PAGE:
The grassroots parents group Save Our Schools New Jersey lobbied lawmakers hard along State House hallways Monday — urging them to defeat a bill that would change how school kids qualify to graduate.
“Parents hate this bill,” said Julia Sass Rubin, chair of Save Our Schools New Jersey. “We’ve gotten over 3,000 emails and phone calls to legislators in just a couple of days.”
The bill would allow the state to give graduation exit tests to high school students at any grade level. It comes after an appeals court recently ruled that the state’s current PARCC testing program is illegal. Parents fumed.
“Putting that kind of pressure on them at that age, I feel it is completely and totally inappropriate, as a parent and as someone who tries to do what’s best for all of the children,” said Anna Polozzo, a member of the Toms River School Board.
New Jersey had required students to take highly controversial PARCC exams in algebra I and sophomore English to be eligible for graduation. But that conflicted with state law which requires a single, 11th grade exam. The bill, which already passed the Senate, would abolish the 11th grade test requirement and permit multiple tests at any high school grade. Plus, it would ban parents or students from opting out of state tests.
“In my district, it’s going to make it much more difficult for many students to graduate. In my district, also, we have a fair number of parents who opt their children out of these tests, and we feel that’s their right to do so,” said Darcie Cimarusti, president of the Highland Park Board of Education.
The bill’s sponsor argued that the court’s decision required a legislative response.
“And so what we’re doing here today is actually codifying what the court’s decision was,” said Assemblywoman Pamela Lampitt.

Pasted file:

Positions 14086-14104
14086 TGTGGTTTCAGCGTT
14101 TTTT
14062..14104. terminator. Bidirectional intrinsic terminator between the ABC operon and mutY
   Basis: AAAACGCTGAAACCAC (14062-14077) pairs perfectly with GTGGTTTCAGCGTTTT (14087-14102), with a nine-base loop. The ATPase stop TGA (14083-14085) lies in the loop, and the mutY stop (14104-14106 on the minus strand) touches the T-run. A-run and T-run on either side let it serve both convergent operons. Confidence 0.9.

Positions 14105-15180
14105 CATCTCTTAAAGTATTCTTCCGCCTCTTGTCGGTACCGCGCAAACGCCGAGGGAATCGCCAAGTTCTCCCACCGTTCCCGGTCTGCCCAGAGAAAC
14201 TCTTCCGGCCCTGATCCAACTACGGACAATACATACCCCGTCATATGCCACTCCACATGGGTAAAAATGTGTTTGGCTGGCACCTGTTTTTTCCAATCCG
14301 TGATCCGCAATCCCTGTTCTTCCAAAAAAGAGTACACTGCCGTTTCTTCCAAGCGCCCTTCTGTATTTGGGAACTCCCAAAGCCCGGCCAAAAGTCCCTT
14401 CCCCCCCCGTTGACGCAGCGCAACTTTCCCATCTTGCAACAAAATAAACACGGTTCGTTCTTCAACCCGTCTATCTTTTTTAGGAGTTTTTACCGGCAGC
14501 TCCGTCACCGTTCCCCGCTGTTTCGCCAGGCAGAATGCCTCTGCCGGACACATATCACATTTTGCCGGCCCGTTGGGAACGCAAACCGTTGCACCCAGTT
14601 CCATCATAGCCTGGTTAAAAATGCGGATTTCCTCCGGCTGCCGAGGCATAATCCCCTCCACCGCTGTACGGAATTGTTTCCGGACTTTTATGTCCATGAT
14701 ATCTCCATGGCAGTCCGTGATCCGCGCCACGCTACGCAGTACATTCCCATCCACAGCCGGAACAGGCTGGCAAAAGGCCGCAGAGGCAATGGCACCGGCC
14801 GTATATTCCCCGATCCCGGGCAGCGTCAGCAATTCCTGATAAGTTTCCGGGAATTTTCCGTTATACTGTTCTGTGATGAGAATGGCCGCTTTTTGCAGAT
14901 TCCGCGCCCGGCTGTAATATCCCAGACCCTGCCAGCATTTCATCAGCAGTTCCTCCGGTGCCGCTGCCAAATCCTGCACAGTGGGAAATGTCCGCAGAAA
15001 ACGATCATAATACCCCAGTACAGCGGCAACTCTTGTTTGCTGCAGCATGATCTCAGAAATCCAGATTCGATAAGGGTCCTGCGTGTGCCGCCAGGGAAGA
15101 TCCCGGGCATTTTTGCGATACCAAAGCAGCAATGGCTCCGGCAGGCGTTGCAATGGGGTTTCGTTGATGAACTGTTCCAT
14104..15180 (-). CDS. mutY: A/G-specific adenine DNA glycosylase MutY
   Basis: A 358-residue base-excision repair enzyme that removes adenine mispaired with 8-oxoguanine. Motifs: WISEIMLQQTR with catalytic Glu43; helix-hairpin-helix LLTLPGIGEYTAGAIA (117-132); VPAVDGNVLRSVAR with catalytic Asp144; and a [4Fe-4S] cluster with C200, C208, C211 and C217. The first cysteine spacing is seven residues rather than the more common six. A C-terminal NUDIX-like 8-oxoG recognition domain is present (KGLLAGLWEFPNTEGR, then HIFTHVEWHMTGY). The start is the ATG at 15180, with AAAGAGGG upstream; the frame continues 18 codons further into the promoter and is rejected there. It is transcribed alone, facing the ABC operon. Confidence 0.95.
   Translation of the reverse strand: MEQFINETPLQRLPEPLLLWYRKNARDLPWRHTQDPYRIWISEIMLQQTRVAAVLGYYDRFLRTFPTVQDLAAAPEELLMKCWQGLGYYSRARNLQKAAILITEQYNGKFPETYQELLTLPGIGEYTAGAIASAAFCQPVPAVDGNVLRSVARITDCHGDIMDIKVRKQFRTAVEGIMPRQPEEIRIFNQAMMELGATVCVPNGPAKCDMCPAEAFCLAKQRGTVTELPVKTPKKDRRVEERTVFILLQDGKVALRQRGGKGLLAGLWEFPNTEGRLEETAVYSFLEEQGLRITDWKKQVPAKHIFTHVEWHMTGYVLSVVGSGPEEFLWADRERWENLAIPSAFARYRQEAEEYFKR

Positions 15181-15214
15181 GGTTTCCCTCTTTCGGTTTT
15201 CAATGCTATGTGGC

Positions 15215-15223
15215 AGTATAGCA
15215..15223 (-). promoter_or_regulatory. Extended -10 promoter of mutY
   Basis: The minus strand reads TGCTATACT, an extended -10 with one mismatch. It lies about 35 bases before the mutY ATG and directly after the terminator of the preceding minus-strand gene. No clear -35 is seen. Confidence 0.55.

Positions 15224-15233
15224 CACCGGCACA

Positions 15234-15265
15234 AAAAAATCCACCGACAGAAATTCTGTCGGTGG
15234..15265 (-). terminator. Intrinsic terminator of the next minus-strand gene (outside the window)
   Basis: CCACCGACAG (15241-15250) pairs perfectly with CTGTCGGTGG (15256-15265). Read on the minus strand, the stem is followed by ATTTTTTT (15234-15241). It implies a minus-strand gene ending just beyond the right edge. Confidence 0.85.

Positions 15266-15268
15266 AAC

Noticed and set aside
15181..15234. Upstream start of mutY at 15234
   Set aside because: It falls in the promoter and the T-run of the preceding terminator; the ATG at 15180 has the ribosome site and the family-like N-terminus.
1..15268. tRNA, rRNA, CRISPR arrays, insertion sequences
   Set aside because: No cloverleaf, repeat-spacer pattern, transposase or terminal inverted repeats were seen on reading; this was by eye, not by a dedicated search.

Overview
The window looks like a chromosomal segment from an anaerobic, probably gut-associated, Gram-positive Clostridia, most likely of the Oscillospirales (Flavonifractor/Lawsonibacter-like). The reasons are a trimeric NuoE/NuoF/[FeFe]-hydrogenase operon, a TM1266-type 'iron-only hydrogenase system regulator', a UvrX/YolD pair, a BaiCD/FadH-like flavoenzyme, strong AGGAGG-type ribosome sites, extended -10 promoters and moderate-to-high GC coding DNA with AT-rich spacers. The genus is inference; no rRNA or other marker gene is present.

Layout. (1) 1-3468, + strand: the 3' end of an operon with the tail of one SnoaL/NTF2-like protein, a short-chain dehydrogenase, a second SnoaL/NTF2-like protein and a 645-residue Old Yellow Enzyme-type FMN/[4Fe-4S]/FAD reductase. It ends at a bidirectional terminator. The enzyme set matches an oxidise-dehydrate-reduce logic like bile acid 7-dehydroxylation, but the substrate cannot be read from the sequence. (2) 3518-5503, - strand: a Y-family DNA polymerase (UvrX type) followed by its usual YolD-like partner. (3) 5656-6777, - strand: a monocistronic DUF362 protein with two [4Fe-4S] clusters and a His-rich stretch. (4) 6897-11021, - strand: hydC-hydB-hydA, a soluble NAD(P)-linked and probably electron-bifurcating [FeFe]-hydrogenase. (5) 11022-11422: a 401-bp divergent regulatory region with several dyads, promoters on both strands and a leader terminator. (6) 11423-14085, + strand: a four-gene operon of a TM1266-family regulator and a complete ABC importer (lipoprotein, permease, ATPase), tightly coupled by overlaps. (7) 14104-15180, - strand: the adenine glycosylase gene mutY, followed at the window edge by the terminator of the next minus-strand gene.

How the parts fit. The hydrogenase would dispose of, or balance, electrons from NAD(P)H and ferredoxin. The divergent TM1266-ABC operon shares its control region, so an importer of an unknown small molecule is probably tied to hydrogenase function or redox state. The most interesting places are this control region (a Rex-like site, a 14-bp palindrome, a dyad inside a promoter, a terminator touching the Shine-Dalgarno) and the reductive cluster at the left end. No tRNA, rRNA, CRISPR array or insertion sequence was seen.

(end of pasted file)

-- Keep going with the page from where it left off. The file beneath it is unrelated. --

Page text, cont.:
But parents pointed out there was no need for the bill because the court last week issued a consent order. It let current graduation standards apply for juniors and seniors, giving the state time to work out new testing rules for sophomores, freshmen and future classes.
According to the Education Law Center, who was one of the litigants, the order would “ … eliminate any need for an immediate legislative remedy” and “legislators should not be forced to vote on those changes under the guise of an emergency that no longer exists.”
“It’s really like taking a sledgehammer to a tiny nail. Why do you need a law that does so much more and does so much damage to fix a problem that isn’t broken. We don’t have a need for this legislation,” said Rubin.
In the end, the Assembly session concluded without the bill coming up for a vote. The lobbying pressure had worked, at least for Monday.
“I think all of our offices were called by Save Our Schools or NJEA. Yes, a lot of people were getting phone calls and getting emails. The bottom line is that people were hearing that this was going to open the door to any assessments and any amount of assessments. That’s untrue, so as I said, we need to go back and just make sure our members are comfortable,” Lampitt said.
Gov. Phil Murphy had no official comment on the bill, so for now it will sit while its supporters work with colleagues to find a compromise.